Assembly Standing Committee On Housing Oversight of the State Fiscal Year 2017-2018 State Budget for New York State Homes & Community Renewal
Testimony by Moses Gates, Director of Community Planning and Design, Regional Plan Association
My name Moses Gates, and I am Director of Community Planning and Design at the Regional Plan Association. I would like to thank the Committee Chair Cymbrowitz, and the other Committee Members, for the opportunity to comment on the 2018 Budget. RPA is a nonprofit research, policy and advocacy organization that has been in existence since 1922, and engages in long-term, comprehensive planning for the 31-county region. We have recently released our Fourth Regional Plan, which contains recommendations to improve governance, transportation, energy, environment, housing, health, and the economy throughout the region, including several on specific ways to grow & diversity the number of affordable homes in the region.
We commend the allocation of $2.5 billion in the 2017 budget, which has enabled NYS Homes and Community Renewal to begin implementation of a 100,000 units, 5 year housing plan. We thank the NYS Legislature for funding this broad-reaching statewide affordable housing initiative that will improve the lives of New Yorkers and address housing needs across the state, particularly the preservation of public housing and creation of more senior and supportive housing, especially considering the growth of the elderly population in New York City and throughout the region.
Because of the declining support for affordable housing in Washington, as well as the pending tax legislation which is expected to reduce affordable housing funding sources either directly or indirectly through reducing the value of Low-Income Housing Tax Credits, now is not the time to compound this with reduced funding at the state and local level.
The need for funding is especially needed for our lowest income housing. In New York City, the Hudson Valley, and Long-Island RPA has found a gap of over 500,000 homes needed for people making less than $35,000. Homelessness continues to rise, and more than 88,000 New Yorkers will sleep in shelters across the State, including 24,000 children. And homeownership continues to grow increasingly out of reach for even the middle-class: while households making $100,000 can afford to rent about 80% of the rental homes in New York City, they can only afford to buy about 22% of the homes available for sale.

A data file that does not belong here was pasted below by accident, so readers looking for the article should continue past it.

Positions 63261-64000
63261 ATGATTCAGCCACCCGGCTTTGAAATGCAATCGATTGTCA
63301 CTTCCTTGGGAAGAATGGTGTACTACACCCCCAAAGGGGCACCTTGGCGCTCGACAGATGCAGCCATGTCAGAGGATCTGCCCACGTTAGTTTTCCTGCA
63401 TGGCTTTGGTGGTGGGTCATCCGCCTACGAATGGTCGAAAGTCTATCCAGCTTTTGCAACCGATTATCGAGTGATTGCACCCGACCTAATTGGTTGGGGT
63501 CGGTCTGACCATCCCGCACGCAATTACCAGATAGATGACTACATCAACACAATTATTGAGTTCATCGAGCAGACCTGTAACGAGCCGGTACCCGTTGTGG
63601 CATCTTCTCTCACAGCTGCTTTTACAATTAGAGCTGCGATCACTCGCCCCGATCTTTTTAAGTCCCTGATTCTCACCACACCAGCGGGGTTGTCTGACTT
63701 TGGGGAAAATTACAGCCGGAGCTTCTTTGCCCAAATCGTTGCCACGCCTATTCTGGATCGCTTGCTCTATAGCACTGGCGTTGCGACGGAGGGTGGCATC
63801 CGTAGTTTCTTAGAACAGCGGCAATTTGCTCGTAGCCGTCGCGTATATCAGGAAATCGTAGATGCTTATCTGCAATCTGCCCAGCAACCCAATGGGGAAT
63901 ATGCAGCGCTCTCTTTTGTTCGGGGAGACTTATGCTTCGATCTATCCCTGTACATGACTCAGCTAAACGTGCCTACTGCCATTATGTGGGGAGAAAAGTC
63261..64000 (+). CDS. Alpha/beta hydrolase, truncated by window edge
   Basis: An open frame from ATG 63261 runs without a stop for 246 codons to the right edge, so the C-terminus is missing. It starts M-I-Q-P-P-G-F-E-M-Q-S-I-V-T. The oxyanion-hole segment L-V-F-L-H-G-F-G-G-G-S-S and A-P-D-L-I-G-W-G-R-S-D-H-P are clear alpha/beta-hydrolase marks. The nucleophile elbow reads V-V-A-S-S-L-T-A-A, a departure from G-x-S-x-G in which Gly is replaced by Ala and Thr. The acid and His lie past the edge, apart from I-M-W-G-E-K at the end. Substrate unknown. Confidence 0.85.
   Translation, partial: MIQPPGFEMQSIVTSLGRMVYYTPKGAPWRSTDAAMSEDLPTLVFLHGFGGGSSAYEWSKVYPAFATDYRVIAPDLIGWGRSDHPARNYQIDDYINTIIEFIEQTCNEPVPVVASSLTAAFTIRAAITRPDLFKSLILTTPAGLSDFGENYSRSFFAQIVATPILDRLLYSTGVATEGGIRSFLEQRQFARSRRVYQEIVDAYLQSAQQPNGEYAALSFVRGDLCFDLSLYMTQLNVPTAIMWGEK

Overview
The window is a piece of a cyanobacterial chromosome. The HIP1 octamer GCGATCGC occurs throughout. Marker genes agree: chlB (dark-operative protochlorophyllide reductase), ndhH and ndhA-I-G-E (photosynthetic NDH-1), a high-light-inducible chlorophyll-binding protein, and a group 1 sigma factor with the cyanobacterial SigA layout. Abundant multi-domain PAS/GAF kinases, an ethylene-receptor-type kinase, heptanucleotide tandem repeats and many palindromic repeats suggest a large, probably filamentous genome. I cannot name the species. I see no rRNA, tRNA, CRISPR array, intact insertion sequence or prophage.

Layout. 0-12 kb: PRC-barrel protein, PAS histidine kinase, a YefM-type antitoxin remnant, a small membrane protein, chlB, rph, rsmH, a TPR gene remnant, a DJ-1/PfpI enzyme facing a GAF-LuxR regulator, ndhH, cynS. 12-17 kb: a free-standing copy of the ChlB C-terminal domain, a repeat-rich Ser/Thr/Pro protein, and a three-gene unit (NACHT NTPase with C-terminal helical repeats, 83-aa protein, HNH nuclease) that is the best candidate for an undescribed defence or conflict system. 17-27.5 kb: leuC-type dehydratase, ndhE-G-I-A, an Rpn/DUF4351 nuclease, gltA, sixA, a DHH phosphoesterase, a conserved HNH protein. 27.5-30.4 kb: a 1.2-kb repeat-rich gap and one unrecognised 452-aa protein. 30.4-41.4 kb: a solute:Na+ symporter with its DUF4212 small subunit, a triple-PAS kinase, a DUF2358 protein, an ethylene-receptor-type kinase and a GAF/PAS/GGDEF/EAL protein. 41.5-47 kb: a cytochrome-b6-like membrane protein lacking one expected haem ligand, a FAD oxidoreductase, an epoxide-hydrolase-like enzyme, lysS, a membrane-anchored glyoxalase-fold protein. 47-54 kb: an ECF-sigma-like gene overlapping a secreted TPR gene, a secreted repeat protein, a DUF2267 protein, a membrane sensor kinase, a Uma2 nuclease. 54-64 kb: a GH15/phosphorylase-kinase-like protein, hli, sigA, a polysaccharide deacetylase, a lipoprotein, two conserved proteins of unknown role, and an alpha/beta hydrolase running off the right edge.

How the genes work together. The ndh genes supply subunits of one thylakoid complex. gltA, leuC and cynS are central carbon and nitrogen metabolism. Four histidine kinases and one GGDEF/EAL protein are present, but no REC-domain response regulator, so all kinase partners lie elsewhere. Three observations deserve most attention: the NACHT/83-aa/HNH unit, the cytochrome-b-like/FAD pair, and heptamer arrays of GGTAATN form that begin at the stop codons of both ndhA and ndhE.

In addition to continuing to make sure the State Department of Housing and Community Renewal has the resources need to implement its needed housing programs, we also urge the committee to consider additional priorities that are not fully met in the housing plan:
- Support a Statewide Source of Income Discrimination & Gender Identity Protection Amendment- Support an amendment to the New York State Human Rights Law to expand the protected classes to include lawful sources of income, such as wages, salaries and federal, state and local, corporate and nonprofit assistance payments or subsidies. This amendment would extend housing discrimination protections to individuals utilizing Housing Choice Vouchers, Social Security, SSI and unemployment insurance, alimony, veteran’s benefits and the like to cover housing costs. And while housing discrimination on the basis of gender identity is currently prohibited by regulations issued by the NY State Governor, we further ask your continued support in enshrining these protections legislatively as well.